Dinanagar: The terrorists who struck Punjab and fought a 12 hour long battle killing four policemen and three civilians were Muslims, said Punjab police chief. The announcement contradicted speculation that the attacks may have been carried out by Sikh separatists.
“The inspection of the bodies shows that the assailants were Muslims,” said Sumedh Singh Saini, director general of police in the state, speaking to reporters at the Dinanagar police station that came under attack.
Four policemen and three civilians were killed in a prolonged battle that began early on Monday morning, the first of its kind in Punjab in more than a decade. Mr Saini did not elaborate why police concluded the gunmen were Muslim and declined to confirm whether or not they were from Pakistan, as security sources have suggested.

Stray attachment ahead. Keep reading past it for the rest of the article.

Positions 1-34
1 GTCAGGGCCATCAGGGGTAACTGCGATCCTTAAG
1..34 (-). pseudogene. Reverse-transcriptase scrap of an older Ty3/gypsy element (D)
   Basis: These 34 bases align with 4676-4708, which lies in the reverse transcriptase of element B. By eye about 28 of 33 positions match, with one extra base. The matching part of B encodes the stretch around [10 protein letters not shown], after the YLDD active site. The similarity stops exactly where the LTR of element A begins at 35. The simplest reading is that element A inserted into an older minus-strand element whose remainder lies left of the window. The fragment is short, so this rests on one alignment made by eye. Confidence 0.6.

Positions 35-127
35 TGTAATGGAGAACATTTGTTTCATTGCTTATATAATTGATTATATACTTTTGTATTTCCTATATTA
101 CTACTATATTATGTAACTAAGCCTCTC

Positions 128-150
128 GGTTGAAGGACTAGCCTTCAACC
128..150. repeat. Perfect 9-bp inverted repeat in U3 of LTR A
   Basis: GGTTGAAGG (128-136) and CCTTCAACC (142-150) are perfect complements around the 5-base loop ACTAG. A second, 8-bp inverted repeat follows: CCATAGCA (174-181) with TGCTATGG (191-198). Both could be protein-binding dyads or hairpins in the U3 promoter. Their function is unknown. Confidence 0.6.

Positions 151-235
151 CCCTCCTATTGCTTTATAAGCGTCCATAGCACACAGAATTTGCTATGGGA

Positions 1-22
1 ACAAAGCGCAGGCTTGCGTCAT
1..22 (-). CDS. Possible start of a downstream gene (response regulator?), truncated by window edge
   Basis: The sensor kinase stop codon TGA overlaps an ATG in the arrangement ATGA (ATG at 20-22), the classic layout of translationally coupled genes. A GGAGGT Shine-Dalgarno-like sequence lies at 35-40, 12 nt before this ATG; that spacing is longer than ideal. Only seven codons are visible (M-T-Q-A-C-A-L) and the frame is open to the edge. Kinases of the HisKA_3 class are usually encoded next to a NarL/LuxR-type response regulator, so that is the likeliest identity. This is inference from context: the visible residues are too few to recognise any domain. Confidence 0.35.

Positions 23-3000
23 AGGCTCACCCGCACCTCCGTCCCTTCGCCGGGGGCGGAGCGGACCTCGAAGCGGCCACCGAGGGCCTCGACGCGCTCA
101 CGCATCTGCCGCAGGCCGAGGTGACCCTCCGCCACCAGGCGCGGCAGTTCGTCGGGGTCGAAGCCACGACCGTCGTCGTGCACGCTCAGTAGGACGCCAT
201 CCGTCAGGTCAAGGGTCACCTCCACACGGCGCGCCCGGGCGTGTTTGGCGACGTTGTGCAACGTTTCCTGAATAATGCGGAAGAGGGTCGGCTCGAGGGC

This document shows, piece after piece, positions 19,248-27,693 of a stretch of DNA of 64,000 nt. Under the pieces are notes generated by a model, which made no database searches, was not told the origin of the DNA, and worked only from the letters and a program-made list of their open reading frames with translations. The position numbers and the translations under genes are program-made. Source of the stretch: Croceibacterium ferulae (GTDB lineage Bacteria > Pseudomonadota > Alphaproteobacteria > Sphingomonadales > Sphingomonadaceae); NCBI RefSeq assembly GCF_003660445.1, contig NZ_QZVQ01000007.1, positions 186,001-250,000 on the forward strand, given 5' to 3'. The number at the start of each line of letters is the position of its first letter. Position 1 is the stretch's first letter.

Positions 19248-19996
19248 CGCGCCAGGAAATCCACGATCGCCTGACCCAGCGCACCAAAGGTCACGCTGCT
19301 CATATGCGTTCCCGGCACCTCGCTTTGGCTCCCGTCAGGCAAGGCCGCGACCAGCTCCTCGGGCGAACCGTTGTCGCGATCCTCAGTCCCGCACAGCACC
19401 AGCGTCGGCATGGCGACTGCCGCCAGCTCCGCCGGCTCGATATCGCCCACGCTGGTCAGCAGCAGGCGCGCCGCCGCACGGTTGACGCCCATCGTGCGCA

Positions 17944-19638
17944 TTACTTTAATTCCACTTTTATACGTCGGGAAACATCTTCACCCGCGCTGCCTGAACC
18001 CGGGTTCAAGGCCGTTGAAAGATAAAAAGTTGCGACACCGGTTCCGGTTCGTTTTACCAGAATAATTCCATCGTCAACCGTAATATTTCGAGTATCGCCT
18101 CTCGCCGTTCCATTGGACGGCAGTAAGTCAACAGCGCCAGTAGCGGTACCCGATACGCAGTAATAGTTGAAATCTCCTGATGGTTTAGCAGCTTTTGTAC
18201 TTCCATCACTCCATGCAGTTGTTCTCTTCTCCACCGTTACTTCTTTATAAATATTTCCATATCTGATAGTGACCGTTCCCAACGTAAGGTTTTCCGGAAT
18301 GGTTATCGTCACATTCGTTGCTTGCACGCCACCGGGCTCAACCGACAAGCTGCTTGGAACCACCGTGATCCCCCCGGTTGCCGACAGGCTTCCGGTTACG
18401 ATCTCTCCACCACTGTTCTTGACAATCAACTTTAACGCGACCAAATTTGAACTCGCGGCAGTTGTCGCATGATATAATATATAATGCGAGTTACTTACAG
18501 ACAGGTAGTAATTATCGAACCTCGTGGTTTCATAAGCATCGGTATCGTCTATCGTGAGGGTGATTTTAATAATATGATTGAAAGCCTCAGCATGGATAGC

He said police had not yet identified the assailants, as they were not carrying any identifying papers or documents.
“They had even gone to the lengths of removing the identifying marks on their weapons,” the officer said.
Two GPS devices that police recovered inside the besieged station show a programmed route from the India-Pakistan border to the railway track where five explosives were found on Monday then on to the police station, Mr Saini said.
Another policeman said the first entry in the GPS system was made on the Indian side of the border on July 21, several days before the attack. Some police sources had said the militants entered from Pakistan two days ago a short distance to the north in Jammu and Kashmir.